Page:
The five Czech police officers who are part of the NATO training mission in Iraq will leave Iraq due to the limited operation of the training centre in Baghdad and they will return once its operation gets back to normal, Czech Police President Jan Svejdar said on Twitter today.
Svejdar's spokeswoman Katerina Rendlova told that the withdrawal of the policemen is not connected with the development of the security situation. She pointed out that their mission did not end.
Rendlova said there was nobody to be trained now because the Iraqi police left the training centre.
Svejdar said the police officers would move to the Czech Republic because the training was suspended and the operation of the training centre was limited.
Prime Minister Andrej Babis said after a meeting of the Czech National Security Council today that Czech soldiers and police deployed in Iraq are safe as well as other Czechs who stay in Iraq. He said the country has sources reserved for a possible withdrawal.
Babis welcomed that after the U.S. air attack killing of Iranian Major-General Qassem Soleimani in Baghdad last week and Iran's Wednesday missile attack on the allied bases in Iraq, the current steps by both sides indicated that they had no interest in escalation of the conflict.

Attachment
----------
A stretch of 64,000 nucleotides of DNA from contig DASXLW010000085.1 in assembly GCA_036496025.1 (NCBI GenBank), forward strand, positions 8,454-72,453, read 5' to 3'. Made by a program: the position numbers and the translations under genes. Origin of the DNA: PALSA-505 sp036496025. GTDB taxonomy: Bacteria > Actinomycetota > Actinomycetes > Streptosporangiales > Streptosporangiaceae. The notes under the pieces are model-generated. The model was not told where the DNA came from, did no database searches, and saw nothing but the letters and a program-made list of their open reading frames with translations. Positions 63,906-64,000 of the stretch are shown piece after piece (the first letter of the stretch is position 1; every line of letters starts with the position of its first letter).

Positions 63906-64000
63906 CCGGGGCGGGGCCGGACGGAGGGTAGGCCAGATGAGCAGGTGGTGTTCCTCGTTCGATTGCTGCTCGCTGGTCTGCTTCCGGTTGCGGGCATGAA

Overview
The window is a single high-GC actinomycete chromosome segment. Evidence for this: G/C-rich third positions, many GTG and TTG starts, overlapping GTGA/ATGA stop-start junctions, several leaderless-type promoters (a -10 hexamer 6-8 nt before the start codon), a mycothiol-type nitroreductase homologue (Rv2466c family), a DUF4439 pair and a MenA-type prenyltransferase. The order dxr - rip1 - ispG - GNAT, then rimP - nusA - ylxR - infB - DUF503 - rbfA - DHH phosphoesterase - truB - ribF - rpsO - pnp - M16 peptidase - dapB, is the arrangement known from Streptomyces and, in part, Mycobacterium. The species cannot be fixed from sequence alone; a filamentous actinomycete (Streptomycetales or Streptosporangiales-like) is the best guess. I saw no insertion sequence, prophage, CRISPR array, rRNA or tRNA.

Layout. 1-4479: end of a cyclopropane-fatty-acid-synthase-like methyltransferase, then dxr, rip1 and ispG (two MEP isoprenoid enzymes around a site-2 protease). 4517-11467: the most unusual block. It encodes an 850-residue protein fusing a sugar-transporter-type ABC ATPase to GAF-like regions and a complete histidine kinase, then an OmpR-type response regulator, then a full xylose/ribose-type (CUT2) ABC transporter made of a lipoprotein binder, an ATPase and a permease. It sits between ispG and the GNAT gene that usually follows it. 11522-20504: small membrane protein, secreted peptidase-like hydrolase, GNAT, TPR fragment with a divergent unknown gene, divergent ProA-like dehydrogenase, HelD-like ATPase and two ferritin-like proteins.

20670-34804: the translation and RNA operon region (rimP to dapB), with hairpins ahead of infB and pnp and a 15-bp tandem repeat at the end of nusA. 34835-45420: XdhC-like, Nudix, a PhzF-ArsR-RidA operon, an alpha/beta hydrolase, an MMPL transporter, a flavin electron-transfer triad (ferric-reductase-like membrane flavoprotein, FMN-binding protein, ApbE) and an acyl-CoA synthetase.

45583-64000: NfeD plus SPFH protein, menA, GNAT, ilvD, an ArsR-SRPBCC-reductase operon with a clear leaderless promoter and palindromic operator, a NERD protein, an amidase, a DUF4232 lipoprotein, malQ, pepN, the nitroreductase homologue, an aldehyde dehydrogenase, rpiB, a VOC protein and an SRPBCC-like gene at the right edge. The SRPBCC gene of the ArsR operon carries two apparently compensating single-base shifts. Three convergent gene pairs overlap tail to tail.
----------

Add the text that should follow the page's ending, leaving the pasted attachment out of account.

Czech police have been training the Iraqi armed forces since 2017. The five police instructors are deployed in Baghdad for six months and then they are replaced by a new Czech five-member team.
The Czech military does not plan to withdraw the nearly 40 soldiers operating within the NATO mission from Iraq at the moment.
Czech Defence Ministry spokesman Jan Pejsek confirmed the information that all the Czech soldiers are unhurt and safe after the recent Iranian attacks on military bases with U.S. troops in Iraq. The Czech Republic is coordinating its possible further steps with its allies within NATO.